Society & Culture & Entertainment Education

3rd Grade Art Lessons on the City

    Rainy Day in the City

    • The focus of this art project is symmetry. Each student should be supplied with a piece of 12-by-18 inch white paper. Students should fold the paper in half horizontally and then open it up again. Use cityscape posters or pictures of street buildings or stores from magazines as a guideline and then use a pencil to draw a view of a city street on to the top half of the paper. Color with crayons. Ensure that the scene covers the fold line the width of the paper. Using an explanation of symmetry, have the students turn their papers upside down and demonstrate how to replicate each of the buildings in their city scene on the blank top half of the paper. Use water soluble crayons or colored pencils for this half of the cityscape. Brush a wash of water using a large paint brush to cover this half of the paper. The colors will meld together to look like it is raining. The top half will appear clear and precise. More advanced art students may wish to add details such as windows and doors on their buildings.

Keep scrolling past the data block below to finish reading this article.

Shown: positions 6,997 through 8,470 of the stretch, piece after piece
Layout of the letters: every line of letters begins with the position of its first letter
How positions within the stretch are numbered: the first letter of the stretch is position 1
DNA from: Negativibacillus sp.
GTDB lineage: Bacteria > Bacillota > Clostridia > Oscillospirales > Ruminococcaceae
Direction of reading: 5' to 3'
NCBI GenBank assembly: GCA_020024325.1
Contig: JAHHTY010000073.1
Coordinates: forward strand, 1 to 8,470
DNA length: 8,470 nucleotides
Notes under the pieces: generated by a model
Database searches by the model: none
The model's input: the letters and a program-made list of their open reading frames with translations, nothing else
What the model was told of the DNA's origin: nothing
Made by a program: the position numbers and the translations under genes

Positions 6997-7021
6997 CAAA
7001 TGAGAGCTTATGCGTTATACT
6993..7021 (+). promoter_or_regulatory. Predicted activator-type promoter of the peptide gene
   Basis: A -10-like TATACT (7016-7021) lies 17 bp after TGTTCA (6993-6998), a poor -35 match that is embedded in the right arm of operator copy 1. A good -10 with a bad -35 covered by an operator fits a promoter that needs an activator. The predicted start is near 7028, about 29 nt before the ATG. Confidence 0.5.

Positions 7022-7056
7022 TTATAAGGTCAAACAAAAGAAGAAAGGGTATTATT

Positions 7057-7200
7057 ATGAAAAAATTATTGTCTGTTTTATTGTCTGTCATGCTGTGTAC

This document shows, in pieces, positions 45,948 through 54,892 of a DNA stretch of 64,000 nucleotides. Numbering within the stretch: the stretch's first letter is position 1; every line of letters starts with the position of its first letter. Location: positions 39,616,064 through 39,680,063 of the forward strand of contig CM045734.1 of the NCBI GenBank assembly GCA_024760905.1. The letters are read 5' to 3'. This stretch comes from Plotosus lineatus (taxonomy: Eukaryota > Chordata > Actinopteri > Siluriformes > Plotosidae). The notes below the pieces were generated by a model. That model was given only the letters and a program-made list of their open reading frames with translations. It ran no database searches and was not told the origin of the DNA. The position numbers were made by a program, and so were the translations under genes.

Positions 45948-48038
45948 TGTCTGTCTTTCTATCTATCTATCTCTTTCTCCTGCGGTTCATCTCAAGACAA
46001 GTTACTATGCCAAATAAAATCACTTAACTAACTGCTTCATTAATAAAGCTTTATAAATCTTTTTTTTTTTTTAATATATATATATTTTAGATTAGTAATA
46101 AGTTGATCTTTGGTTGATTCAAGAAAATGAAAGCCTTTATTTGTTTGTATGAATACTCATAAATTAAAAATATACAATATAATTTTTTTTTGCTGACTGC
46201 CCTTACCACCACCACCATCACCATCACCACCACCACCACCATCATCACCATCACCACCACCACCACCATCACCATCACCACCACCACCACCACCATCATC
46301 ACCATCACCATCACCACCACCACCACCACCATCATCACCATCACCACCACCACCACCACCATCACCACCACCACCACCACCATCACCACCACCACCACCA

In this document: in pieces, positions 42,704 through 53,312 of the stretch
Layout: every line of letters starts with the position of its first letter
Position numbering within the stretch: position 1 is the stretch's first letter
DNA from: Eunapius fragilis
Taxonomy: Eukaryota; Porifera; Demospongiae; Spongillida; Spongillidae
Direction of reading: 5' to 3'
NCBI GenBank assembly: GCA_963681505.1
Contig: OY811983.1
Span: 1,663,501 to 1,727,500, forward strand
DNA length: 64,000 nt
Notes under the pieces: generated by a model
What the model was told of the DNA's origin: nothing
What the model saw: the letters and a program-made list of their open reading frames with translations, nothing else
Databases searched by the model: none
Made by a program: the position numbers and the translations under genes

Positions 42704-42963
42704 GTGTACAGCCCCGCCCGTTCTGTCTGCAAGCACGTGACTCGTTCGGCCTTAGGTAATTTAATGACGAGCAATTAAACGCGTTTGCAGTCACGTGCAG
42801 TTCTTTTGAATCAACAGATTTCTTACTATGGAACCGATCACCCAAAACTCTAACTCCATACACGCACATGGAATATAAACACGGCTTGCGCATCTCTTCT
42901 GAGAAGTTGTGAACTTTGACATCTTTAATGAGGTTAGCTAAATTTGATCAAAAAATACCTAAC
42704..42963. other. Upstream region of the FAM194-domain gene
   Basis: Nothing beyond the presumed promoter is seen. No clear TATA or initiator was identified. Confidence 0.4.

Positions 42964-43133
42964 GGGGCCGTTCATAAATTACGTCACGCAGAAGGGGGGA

Build a Futuristic City

    • Ask students to create a city from the year 2030 or another date in the future for this visual art lesson. The project involves developing one city block using different art supplies. Provide modeling clay, boxes and paint, or Legos and building blocks for erecting futuristic city. Alternatively, they could make a collage of a futuristic city using magazine cutouts.

    Cityscapes

    • Show the students pictures of New York City streets. Provide each student with a large sheet of paper and colored chalk or pastels. Using the pictures as a reference, have the students draw a city street. The drawings should involve buildings and stores of different heights and widths. Add details such as vehicles on the road in front of the buildings, people walking by, store signs, chimneys, garbage cans and street lights.

    Make a Poster of Your Own City

    • Show students images and symbols that reflect the unique history of their own city and state/province. These could include a flower, flag, bird, tree or famous monument. Ask them to make a poster using a variety of materials to represent their city/state. They could use pictures from magazines, or draw and paint symbols on their poster. This lesson combines art with geography and history.

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